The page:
ACNE-PRONE SKIN, BEWARE
Across the board, dermatologists and skin experts told us that coconut oil is definitely not for your face. Wait, what? That’s the first place we’d assume this supposed miracle worker was meant to be applied.
It is crucial to not apply this oil on your face—especially if you are acne prone, even though coconut oil is healthy, people with oily or acne prone skin don’t need to be adding more oil to their faces. Rachel Winard, founder and formulator at Soapwalla echoed Waibel’s words, saying, “Coconut oil is comedogenic, meaning it’s more likely to clog pores, leading to a higher instance of acne and blackheads.
BUT WAIT, THE HAIR!
Now that we know that we should be keeping this oily substance away from our faces, are there any other beauty benefits for coconut oil? Dr. Michelle gives us a reason to not chuck our trendy coconut oil just yet. “The chemical structure of coconut oil allows it to actually penetrate the hair shaft—not just coating the outside like other hair products. This allows for your hair to become stronger and more flexible—which leads to having less breakage and split ends.”
She recommends applying the oil to your hair at night and then covering it with a shower cap to let it soak in while you sleep. Then in the morning, shampoo and condition!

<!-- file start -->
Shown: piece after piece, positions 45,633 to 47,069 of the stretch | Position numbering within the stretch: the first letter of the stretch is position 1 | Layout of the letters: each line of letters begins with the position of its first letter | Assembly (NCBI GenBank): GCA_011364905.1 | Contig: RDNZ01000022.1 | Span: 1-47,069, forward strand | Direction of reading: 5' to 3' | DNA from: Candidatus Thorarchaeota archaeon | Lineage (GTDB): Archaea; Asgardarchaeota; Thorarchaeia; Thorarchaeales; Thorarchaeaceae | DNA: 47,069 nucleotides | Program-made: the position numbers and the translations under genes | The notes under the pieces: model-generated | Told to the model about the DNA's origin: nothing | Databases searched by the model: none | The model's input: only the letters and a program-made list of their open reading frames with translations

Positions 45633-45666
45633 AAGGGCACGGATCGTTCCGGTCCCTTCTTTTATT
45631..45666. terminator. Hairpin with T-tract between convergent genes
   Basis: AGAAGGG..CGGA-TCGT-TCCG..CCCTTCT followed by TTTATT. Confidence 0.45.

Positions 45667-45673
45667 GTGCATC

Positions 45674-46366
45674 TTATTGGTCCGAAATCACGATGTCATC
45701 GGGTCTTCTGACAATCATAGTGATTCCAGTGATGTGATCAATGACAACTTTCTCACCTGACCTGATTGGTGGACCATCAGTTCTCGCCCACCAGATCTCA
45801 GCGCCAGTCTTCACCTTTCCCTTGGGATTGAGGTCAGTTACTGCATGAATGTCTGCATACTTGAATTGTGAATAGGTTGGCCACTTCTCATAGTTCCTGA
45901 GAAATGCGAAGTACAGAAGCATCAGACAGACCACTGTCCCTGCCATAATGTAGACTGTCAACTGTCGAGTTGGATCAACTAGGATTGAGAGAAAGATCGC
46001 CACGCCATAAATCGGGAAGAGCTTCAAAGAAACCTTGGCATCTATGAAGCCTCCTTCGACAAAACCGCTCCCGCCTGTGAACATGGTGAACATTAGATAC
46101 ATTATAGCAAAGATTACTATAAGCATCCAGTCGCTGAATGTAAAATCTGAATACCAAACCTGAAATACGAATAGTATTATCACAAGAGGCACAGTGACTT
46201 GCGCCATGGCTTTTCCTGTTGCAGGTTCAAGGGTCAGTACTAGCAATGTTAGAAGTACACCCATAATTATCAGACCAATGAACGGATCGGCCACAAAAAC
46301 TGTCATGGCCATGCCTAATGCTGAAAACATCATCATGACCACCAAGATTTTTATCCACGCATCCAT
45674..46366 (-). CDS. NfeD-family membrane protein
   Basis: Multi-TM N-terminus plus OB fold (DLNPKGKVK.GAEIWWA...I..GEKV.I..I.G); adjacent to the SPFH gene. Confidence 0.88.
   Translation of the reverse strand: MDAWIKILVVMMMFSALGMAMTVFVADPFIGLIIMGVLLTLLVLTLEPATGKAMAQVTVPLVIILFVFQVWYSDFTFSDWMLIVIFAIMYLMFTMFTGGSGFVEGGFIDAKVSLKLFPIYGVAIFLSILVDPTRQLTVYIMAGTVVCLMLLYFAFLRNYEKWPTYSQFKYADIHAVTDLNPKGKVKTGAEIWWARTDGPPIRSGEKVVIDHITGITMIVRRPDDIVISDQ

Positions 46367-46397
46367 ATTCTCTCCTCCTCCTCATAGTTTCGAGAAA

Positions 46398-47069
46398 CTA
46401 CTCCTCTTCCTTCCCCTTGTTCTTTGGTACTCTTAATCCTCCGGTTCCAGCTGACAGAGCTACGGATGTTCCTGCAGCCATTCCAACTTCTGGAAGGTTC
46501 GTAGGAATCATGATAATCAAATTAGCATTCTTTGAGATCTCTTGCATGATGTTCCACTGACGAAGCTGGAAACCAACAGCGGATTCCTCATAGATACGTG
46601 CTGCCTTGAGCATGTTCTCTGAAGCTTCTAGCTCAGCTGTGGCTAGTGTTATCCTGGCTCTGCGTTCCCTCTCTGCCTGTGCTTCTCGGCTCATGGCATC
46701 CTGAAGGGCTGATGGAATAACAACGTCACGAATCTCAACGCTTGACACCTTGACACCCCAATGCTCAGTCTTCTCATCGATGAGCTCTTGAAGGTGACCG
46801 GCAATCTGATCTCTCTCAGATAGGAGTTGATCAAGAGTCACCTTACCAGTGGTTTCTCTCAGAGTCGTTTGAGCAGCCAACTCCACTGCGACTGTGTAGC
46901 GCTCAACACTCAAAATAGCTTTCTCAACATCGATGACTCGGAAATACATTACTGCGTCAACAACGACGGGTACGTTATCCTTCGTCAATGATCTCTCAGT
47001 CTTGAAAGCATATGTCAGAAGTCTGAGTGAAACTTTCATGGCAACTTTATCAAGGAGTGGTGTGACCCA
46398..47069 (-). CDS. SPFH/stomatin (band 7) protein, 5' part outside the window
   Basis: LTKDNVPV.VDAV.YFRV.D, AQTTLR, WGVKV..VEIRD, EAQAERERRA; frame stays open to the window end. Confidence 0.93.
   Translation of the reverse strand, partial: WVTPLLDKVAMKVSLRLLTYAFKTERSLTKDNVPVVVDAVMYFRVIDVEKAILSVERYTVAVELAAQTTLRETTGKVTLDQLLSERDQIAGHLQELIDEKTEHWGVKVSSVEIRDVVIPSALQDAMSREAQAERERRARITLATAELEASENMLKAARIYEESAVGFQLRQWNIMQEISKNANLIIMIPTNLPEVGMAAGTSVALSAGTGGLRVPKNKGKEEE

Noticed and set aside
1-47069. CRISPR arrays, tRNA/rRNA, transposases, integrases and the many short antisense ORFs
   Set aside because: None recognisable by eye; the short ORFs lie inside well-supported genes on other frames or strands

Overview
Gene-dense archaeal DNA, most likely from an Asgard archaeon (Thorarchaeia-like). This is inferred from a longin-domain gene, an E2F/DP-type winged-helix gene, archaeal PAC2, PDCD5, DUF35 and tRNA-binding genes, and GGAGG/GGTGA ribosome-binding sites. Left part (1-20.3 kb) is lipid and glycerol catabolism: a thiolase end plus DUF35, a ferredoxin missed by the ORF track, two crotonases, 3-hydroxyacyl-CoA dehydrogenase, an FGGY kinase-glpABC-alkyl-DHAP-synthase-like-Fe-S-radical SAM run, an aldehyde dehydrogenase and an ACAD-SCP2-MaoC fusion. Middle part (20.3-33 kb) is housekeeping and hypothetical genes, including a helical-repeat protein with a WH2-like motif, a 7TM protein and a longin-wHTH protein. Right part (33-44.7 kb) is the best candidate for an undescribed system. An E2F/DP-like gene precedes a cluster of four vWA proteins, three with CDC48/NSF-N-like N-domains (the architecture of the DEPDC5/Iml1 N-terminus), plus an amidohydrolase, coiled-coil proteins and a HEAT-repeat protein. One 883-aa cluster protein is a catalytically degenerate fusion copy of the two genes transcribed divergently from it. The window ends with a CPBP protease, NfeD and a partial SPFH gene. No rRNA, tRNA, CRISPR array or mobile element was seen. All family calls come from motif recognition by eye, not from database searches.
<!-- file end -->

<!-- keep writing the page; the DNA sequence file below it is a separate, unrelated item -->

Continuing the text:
IT CAN BE DRYING
The common thought with oil is that, if anything, it would be over-saturating. Well, this is another surprise! Dr. Cindy Jones, a cosmetic formulator, explains that since coconut oil is pure oil, it contains no water. While it will help trap water in the skin, it will not add water to your skin like a moisturizer that has both water and oil in the ingredients.
Individuals who have allergies to tree nuts (cashews, almonds, walnuts, pecans) may be sensitive to coconut oil in high concentrations. If you’ve experienced your skin becoming inflamed, splotchy, itchy, or feeling tight, you might just be allergic to coconut oil!